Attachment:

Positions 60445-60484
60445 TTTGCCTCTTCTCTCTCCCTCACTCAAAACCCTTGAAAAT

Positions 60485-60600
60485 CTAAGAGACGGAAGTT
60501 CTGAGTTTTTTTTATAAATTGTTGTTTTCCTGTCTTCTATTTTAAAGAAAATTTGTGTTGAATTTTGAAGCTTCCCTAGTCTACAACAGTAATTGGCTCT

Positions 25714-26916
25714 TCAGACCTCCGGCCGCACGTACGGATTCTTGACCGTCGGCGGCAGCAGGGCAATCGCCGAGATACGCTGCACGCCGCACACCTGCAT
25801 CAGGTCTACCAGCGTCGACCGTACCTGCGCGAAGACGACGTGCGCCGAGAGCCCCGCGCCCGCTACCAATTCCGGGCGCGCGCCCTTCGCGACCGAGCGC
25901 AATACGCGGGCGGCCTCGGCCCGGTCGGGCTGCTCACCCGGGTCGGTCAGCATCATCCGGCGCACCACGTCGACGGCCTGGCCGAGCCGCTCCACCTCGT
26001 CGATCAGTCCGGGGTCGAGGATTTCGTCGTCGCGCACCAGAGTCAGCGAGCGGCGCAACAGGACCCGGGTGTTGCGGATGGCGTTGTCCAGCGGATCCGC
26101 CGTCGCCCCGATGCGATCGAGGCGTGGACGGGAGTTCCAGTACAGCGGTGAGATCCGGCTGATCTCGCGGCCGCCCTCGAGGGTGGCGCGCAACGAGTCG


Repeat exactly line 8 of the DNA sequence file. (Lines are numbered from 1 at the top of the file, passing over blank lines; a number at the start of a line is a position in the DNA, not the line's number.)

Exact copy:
25801 CAGGTCTACCAGCGTCGACCGTACCTGCGCGAAGACGACGTGCGCCGAGAGCCCCGCGCCCGCTACCAATTCCGGGCGCGCGCCCTTCGCGACCGAGCGC